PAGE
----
Daegu High School outfielder Lee Chan was not a player who received much attention when he was in middle and high school. Technically, he was a player who did not have presence at all. He played sometimes with runners and big expenses, but he had only two strikeouts from five at-bats for more than two years until the beginning of last season when he became a senior in high school. Since he failed to record any hits, his batting average was 0.00 in general.헤라카지노주소
Daegu High School, which was aiming to be undefeated in the final of the Phoenix, clashed with North Chungcheong Province’s strongman Se Sang-go, who is seeking his first championship of the tournament, at Mokdong Baseball Stadium on September 9. Lee Chan, who started the day, gave Daegu High School the fourth Green Phoenix with a so-called “Frog Squeeze Bunt” in the bottom of the 10th inning, when the game was tied 2-2 and the game was extended.
To Lee, last year’s Phoenix Reclaimer served as an opportunity to reignite the flame that had been dying out as a baseball player. Of his 17 hits in high school, he recorded 10 hits at the season’s last competition, and won the individual title of Team Winner and Honorable Player Award.
At that time, Lee Chan’s finishing squeeze bunt came out with one out and the bases loaded with one out and no ball two strikes. “When I was at the batter’s box, I was told by Coach Son Kyung-ho to prepare my mind as the squeeze bunt was signed,” Lee Chan said, recalling the situation at the time, “However, the squeeze bunt came out in a ball count of 0-2 and the third base coach and the bench coach alternately checked the signature.”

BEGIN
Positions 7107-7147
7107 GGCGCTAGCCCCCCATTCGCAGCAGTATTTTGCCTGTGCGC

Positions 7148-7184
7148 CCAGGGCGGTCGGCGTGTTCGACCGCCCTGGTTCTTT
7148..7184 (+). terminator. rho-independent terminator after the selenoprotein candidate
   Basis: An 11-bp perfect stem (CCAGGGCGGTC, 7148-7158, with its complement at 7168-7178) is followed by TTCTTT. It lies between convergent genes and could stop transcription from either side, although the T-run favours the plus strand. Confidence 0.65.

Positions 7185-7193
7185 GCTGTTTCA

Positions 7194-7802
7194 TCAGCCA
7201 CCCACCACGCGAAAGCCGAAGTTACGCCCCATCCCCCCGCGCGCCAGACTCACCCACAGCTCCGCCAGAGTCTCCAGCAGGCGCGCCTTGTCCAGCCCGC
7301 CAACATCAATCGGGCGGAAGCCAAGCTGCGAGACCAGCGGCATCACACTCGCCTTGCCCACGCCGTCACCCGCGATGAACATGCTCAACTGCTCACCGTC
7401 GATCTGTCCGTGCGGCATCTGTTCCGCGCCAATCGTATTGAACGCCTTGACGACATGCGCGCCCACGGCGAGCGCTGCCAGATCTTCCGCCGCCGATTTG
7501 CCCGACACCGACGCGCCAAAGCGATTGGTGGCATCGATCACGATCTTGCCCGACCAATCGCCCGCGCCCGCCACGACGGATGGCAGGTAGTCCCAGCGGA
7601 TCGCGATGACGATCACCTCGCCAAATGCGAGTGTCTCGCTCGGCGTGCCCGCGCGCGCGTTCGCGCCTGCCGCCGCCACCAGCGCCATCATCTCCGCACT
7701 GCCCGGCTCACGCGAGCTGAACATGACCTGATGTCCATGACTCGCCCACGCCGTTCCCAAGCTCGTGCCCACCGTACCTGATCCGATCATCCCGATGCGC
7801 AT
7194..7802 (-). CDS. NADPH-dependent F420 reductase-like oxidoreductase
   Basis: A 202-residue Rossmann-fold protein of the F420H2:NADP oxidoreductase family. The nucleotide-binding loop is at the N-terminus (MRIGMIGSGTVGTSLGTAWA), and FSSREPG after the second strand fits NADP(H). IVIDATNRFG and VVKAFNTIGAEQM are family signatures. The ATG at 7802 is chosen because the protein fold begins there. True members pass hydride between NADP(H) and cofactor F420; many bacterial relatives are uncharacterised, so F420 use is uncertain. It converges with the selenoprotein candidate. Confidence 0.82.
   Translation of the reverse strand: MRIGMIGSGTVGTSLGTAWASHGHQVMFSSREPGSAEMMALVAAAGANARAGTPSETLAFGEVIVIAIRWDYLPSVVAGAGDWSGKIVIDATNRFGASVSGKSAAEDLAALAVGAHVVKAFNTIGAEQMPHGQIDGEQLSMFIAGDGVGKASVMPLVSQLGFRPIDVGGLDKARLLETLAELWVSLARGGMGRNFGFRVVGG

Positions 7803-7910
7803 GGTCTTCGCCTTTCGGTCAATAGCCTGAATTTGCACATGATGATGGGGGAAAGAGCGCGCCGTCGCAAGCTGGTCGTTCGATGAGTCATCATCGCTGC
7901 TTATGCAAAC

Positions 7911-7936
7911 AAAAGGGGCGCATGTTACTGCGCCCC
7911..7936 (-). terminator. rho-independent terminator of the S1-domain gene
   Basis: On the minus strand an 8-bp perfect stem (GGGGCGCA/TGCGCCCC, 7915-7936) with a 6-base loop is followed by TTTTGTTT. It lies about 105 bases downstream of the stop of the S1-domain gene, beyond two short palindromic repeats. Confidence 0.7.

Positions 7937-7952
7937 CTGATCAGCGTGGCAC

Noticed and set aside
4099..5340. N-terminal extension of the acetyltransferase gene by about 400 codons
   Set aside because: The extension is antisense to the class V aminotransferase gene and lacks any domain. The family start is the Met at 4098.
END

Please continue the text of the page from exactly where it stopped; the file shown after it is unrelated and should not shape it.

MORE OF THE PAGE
Lee Chan said, “For a moment, I thought, ‘Why are you doing this to me? If I don’t make it here, I might have to walk to Daegu alone,'” adding, “When the bunt was successful, I thought, ‘Now I lived,’ rather than the emotion of winning.”
Lee Chan, who said baseball was a form of love and hatred, confessed, “Loving baseball and being good at it seem to be quite different. I liked it so much, but I wanted to quit because I couldn’t play the game. However, I couldn’t get away with the charm of baseball, which is the occasional player, the big fee, and the instantaneous taste of baseball.”
Lee Chan, who is 167 centimeters tall and short as an athlete, said, “I’ve never even heard from people around me to try that common paid job, and when I was in my second year of high school, I was even advised by my senior who was worried about me to consider transferring to a school where I could play.” “However, the definition of success may vary slightly from person to person, but wouldn’t it be a successful life if you could do what you like and give joy to people around you? I have no regrets about starting baseball.”
Lee Chan’s future dream is to become a student leader. “Leaders who have no experience as candidates may not be fully aware of their pain and suffering. There are more candidates than key players in any event, and I think they also have a strong love for the sport and a desire to play in the game. I want to become leaders who grow together understand their feelings,” Lee said.
Lee has been preparing to join the military since he felt that it would be difficult to join a professional team or a university. However, Lee had good news late last year. He had received a letter of acceptance from Dong-A University in Busan, a strong team in college baseball.
“I decided that it would be difficult to join a professional team or a four-year university, so I planned to start a leadership class after solving the military service first,” Lee Chan said. “However, I received a letter of acceptance from Dong-A University in Busan. I was able to systematically prepare for a leader in a strong baseball team in Busan,” Lee said, giving a thumbs-up, “The Phoenix flag is an unforgettable competition that changed my life.”